The complete PS4 guide – the specs, controller camera, game streaming & more explained
After the longest console cycle ever, next-gen finally arrived this February and – here’s the important bit – everything has changed. This isn’t simply about more of the same with better hair (although, seriously, PS4 hair is to die for) this is about Sony fundamentally remoulding the very future of gaming.
Now, be patient: the games, the tech, the numbers and so on are all things we’ll get to. But a far more important detail to grasp first is just how much of a paradigm shift PS4 is. It’s not just about playing games any more, it’s about how you interact with them and share your experiences. It’s about how you connect to the world and the people around you.
It’s not just about playing games any more,
it’s about how you interact with them and
share your experiences. It’s about how you connect to the world and the people around you
This is a future where content can be streamed to a variety of devices and platforms. This is a social machine hardwired into the connected, always-on world we live in. The games might load on the machine, but their presence will be felt anywhere you log in, and on anything that picks up Wi-Fi.
At a basic level that could mean letting you manage inventories and loadouts on your smartphone or tablet, right up to Remote Play streaming all PS4 games to your PS Vita. The new social focus of the console interface means you can watch what your friends are playing live, talk to them – even take over their controller if they get stuck. Your sofa is now as big as your internet connection.
This Gaikai-based streaming tech will also let you try demos instantly, or play games while they’re still downloading from PSN. There’s a whole other set of chips inside the machine whose only job is to take care of updates, patches, downloads and more. It’s always on, always ready to play.
Another encouraging sign of just how forward-thinking Sony has been is how developer-friendly PS4 is. Sony’s key message with PlayStation 4 is that to win over gamers you need the best content. And to get that you need to ensure it’s as easy as possible to create it. So Sony spent five secret years in talks with devs to create their dream machine. Happy developers make amazing things.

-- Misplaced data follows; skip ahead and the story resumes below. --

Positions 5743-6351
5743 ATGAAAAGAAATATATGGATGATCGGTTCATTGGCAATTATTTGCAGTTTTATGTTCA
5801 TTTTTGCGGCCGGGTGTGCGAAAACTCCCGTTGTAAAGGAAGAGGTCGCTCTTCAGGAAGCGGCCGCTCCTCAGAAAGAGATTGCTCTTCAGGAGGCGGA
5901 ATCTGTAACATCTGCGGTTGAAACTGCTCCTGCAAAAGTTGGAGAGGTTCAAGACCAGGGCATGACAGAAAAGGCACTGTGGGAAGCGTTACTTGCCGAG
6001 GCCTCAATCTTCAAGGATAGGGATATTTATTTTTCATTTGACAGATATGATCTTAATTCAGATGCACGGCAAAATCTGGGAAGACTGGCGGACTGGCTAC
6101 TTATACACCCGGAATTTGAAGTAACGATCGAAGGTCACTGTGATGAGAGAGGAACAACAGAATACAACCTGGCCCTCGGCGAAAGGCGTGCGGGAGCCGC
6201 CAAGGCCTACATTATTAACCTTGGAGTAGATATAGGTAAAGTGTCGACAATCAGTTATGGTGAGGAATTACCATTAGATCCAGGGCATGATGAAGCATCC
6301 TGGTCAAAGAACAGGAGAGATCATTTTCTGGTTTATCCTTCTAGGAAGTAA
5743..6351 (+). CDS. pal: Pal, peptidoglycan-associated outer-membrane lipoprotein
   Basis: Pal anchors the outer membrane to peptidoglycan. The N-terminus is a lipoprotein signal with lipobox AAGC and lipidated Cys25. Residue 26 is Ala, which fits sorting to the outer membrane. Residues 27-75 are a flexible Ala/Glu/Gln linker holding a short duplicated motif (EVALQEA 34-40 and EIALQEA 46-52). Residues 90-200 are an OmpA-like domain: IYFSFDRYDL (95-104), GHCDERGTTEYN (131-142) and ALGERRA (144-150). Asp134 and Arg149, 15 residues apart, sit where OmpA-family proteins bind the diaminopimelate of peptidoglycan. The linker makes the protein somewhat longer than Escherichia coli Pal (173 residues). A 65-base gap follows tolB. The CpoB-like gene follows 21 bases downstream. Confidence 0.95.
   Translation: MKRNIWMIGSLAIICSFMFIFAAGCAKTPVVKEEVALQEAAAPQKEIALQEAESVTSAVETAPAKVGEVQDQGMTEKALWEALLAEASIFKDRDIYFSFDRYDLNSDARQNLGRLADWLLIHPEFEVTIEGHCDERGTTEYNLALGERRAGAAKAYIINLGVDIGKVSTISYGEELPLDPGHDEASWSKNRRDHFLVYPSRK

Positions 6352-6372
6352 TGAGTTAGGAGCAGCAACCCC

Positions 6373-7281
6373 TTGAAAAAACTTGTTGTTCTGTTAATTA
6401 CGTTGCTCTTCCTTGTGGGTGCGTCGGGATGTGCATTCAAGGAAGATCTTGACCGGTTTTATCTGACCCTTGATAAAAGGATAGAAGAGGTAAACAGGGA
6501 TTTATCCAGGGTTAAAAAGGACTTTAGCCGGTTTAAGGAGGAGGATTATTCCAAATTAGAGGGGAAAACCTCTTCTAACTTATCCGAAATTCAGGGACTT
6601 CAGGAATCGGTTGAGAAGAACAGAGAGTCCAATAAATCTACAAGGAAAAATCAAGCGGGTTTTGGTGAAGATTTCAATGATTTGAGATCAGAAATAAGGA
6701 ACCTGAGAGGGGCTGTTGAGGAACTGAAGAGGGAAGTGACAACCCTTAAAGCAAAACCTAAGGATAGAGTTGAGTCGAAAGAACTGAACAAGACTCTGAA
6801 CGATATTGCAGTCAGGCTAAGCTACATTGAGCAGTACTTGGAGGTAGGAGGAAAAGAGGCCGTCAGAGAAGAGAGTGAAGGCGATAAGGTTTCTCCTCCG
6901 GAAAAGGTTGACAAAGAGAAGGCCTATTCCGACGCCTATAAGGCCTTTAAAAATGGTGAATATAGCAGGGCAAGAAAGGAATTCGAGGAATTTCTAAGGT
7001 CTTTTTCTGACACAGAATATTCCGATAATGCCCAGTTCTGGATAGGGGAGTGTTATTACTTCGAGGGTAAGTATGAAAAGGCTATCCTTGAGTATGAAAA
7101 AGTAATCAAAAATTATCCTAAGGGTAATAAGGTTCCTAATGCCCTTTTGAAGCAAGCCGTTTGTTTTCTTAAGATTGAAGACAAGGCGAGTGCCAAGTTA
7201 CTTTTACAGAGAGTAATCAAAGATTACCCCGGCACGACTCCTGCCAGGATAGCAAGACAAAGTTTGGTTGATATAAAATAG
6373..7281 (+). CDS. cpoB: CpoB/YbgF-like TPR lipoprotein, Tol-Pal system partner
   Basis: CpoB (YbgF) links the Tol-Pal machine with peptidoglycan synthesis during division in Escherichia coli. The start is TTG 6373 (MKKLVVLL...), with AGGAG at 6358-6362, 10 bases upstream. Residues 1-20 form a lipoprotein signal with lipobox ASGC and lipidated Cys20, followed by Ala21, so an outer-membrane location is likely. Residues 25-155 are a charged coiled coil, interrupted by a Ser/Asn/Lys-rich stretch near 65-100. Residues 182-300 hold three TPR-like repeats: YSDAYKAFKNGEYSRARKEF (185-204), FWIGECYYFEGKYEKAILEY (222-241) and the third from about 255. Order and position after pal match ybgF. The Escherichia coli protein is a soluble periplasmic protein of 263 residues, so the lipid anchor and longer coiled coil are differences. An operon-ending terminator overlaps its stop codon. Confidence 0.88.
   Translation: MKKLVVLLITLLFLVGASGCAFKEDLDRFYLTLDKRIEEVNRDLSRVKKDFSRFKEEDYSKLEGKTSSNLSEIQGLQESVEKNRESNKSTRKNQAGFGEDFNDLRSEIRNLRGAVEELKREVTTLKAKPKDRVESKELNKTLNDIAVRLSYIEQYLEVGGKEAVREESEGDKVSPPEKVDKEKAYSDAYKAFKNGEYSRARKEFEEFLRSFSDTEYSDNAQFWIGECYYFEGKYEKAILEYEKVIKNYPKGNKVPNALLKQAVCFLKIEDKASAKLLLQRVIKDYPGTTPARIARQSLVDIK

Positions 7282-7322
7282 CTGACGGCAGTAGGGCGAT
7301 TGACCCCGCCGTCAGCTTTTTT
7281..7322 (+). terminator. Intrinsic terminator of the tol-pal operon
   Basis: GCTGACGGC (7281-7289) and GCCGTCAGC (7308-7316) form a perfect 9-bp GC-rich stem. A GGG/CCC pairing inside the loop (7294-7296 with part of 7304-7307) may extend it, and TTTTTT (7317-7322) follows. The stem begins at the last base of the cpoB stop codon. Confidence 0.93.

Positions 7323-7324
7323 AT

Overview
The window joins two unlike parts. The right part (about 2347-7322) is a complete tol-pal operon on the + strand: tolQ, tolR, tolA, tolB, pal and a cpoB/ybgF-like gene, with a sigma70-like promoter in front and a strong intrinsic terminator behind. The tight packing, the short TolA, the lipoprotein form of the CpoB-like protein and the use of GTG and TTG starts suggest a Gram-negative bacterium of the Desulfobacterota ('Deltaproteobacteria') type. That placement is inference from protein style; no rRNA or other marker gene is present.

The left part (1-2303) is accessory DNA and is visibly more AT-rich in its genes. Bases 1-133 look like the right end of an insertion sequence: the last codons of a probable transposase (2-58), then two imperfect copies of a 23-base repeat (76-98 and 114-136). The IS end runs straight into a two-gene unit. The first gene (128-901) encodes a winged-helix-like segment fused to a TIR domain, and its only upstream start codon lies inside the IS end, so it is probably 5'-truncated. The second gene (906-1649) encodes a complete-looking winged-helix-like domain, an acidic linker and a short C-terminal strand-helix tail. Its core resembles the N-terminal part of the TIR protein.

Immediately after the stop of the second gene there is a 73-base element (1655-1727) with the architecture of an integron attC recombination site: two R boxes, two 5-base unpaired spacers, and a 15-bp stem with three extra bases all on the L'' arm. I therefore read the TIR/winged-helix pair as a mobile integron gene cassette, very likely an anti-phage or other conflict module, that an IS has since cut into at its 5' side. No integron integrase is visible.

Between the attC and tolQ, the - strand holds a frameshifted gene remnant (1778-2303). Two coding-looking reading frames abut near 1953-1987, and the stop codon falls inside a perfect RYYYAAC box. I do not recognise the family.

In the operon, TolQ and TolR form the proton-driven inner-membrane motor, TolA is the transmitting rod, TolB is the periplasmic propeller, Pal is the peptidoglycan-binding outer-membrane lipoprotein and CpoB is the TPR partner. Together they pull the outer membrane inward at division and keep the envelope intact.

Then there are the new ways to play. Most obviously, the redesigned DualShock 4 has motion sensing, touch controls, a built-in speaker and more, but there are also subtle changes: trigger shapes, stick deadzones and button sensitivity tweaks. There’s less latency, meaning faster reactions in-game and a new, twin-lens HD camera called the PlayStation 4 Eye.
If you want to know what’s inside (full stats below) Sony is calling this “a supercharged PC” with an x86-64 AMD Jaguar CPU and an AMD GPU running at 1.84 teraflops (a measure of number-crunching performance, with that ‘tera’ meaning ‘add 12 zeroes’). If a big number means nothing on its own then this should put it into perspective: the machine has
8GB of GDDR5 RAM, 16 times that of the PS3’s equivalent, and on a par with £1,000+ PC graphics cards. It’s a payload that doesn’t just rise above most current technology – it overshadows it. For reference, rumour has it that the impressive looking Killzone: Shadow Fall was only using 1.5GB of RAM for graphics.
Killzone: Shadow Fall also spearheads an impressive line-up of games, including inFamous follow-up Second Son, Driveclub’s Facebook on wheels premise, and the GTA-meets-hackers open world of Watch Dogs. Add these titles to streaming content, plus a developer focus, new controls and social presence, and PS4 is more than just a new console: it’s a statement of intent and a promise for a future that starts now.
Before we look at the new controller and what it can do in more detail here are the key PS4 facts:
Improved latency, controls and
Built-in speaker, headphone jack
and front touchpad
Front-mounted light bar both signals to player and adds motion-sensing options
PlayStation 4 Eye
Two 1280×800 resolution cameras
85º field of view
CPU x86-64 AMD “Jaguar”, eight cores
GPU 1.84 TFLOPS, AMD next-generation Radeon-based graphics engine
Hard Disk Drive
Built-in Optical Drive (read-only)
Wi-Fi IEEE 802.11 b/g/n
Bluetooth 2.1 (EDR)
AV output HDMI
Optical digital output